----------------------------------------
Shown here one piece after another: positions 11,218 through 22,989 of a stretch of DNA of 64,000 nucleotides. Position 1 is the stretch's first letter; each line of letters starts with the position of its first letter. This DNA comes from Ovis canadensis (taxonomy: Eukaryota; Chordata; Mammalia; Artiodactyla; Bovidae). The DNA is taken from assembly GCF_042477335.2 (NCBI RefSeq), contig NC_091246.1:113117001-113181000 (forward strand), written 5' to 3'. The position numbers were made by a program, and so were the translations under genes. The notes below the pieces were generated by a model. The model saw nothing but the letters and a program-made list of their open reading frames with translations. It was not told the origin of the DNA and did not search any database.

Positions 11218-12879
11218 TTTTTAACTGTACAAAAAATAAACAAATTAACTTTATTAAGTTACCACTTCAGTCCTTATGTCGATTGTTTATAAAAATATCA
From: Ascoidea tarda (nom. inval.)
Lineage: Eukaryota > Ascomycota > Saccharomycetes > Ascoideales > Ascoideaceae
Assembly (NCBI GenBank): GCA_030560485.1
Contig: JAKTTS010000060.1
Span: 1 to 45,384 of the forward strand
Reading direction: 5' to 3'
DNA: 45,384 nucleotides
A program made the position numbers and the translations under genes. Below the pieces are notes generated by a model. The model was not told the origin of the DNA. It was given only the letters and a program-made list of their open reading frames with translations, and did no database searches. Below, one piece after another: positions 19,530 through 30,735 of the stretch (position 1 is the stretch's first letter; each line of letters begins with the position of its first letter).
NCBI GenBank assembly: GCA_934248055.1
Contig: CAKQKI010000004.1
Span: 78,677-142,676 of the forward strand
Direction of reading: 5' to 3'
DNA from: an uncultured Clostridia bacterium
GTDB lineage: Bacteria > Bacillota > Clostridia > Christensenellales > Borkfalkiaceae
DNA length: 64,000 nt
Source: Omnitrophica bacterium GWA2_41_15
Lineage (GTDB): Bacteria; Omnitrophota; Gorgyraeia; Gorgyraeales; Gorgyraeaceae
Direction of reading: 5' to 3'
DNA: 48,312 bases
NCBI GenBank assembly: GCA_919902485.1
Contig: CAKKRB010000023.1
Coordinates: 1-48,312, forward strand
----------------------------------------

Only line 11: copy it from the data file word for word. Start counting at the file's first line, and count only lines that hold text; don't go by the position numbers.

A program made the position numbers and the translations under genes. Below the pieces are notes generated by a model. The model was not told the origin of the DNA. It was given only the letters and a program-made list of their open reading frames with translations, and did no database searches. Below, one piece after another: positions 19,530 through 30,735 of the stretch (position 1 is the stretch's first letter; each line of letters begins with the position of its first letter).